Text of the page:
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Ride-hailing dispute Swiss unions slam public service alliance with Uber

Unions say it is 'scandalous' that firms close to the federal authorities give transport mandates to Uber

(Keystone)

Unions held a protest in Bern on Tuesday to express their anger at a collaborative deal and mobile phone app launched by the Swiss Federal Railways (SBB), Swiss Post and the ride-sharing taxi service Uber.

Around 100 union members – including many taxi drivers – demonstrated in the Swiss capital, blasting the railways and post services for “complicity in violating Swiss laws”.

Unia, Switzerland's largest single trade union, the transport personnel union (SEV) and the media and communication union (Syndicom) are especially critical of the mobile phone app “Mon voyage” of the SBB and the NordwestMobil PostBus regional and rural bus service. There are plans for the app to offer a function to book taxi services and Uber rides in the coming months.

The unions declared that it is “scandalous that firms close to the federal authorities give transport mandates to Uber,” which offers a cut-price service that “systematically breaks Swiss law”.

They urge the federal services to immediately end any collaboration with US-based Uber, which has faced regulatory hurdles around the world.

Global shake-up

Uber’s ride-hailing service has triggered protests by taxi drivers from London to Johannesburg and New Delhi, as it has upset traditional business models requiring professional drivers to pay steep licensing fees to drive cabs. In Switzerland, Uber is available in Geneva, Zurich, Lausanne and Basel.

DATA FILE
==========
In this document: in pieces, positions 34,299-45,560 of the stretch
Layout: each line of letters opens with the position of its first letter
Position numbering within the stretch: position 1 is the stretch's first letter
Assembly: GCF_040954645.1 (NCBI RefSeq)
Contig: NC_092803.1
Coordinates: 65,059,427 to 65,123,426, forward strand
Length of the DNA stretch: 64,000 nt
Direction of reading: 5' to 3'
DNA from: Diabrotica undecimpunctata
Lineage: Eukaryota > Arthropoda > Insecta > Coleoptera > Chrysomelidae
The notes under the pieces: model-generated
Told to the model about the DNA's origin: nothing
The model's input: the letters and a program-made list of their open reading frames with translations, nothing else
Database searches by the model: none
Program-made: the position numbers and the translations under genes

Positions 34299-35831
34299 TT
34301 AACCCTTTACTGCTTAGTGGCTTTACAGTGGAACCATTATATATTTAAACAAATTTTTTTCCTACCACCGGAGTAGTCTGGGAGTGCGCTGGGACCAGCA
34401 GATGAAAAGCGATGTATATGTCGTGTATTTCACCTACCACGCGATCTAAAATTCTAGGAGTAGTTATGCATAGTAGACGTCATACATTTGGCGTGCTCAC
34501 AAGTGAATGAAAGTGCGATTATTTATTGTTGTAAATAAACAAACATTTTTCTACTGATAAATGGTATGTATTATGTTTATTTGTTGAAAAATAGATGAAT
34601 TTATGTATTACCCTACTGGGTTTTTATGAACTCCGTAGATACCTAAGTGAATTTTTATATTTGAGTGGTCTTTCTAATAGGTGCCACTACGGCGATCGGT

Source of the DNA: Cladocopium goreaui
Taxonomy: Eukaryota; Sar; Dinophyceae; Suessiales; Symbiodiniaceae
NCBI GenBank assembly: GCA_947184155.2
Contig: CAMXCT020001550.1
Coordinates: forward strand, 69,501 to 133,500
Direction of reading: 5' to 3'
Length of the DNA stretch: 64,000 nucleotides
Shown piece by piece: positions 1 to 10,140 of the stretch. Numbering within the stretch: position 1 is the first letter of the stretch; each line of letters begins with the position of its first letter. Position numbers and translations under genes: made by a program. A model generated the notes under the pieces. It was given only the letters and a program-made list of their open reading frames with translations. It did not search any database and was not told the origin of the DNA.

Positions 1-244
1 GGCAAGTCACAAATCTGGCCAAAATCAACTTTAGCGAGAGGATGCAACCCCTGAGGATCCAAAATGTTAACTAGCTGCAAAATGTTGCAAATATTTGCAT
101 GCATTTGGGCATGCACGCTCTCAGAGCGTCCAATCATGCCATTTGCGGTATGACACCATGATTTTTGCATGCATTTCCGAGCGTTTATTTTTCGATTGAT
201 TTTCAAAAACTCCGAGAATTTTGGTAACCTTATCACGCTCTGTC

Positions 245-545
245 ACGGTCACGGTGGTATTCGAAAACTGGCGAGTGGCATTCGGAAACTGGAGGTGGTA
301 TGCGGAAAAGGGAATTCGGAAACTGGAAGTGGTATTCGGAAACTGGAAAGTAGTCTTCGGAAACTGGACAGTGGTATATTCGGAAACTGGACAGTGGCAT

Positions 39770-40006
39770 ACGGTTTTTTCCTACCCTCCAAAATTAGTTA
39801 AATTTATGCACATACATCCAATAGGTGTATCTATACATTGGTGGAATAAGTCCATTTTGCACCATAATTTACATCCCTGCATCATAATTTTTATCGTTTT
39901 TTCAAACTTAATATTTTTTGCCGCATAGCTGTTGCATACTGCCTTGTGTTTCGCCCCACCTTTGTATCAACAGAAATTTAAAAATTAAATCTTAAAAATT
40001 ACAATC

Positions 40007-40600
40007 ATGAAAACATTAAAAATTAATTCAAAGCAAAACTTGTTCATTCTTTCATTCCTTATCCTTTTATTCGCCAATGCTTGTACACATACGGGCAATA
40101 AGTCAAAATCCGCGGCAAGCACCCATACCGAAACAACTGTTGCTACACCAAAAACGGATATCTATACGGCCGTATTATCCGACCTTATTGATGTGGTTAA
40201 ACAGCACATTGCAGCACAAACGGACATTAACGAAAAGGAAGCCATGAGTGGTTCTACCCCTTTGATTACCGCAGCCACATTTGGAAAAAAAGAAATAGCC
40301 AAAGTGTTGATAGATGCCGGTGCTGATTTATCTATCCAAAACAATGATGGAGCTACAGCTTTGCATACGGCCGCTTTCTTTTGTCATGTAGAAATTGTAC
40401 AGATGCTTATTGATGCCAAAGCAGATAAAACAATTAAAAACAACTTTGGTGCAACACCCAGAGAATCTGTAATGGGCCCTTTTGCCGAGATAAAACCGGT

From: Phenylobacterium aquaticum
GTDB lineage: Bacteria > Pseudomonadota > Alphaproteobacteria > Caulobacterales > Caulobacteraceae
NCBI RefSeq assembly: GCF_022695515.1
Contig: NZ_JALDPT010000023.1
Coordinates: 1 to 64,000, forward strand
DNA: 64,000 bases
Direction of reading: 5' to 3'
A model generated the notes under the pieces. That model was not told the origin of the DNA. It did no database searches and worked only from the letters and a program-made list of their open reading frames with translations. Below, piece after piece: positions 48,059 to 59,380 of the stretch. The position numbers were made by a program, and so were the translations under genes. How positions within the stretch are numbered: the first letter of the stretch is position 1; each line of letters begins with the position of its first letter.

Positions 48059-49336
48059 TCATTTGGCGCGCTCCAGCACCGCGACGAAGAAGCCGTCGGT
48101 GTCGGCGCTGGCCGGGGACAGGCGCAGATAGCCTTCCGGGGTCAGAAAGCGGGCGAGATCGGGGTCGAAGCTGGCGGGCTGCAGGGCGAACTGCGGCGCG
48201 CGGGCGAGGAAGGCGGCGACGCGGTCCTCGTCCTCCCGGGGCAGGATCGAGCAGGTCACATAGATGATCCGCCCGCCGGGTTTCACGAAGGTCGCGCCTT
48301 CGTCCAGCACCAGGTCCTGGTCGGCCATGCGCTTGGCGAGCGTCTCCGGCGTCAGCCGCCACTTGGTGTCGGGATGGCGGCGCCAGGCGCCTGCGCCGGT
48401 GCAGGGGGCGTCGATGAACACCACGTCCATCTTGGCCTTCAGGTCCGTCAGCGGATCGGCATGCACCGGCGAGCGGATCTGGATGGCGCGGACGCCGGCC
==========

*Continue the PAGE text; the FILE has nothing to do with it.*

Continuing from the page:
Swiss taxi drivers have repeatedly complained about and protested against what they consider to be unfair competition from Uber. Unions have accused the San Francisco-based firm of undercutting fare prices, lacking adequate insurance cover, and failing to enforce the type of quality controls that standard taxi firms are subjected to.

However, the Swiss government takes a liberal approach to such new businesses. In January, it announced that instead of protecting traditional business models, it supported deregulation, which it said would maximise the potential of the digital economy.

Economics Minister Johann Schneider-Ammann pointed out that a third of economic growth in Europe today is digitally based and represents “a huge opportunity”.

He acknowledged, however, that risks exist with digitalisation and sharing platforms such as Uber and Airbnb, which have disrupted traditional business models and threatened jobs.

The cabinet commissioned a report which pointed to a parliamentary review calling for taxis and firms like Uber to operate on a level playing field, for example by loosening labour or transport regulations.

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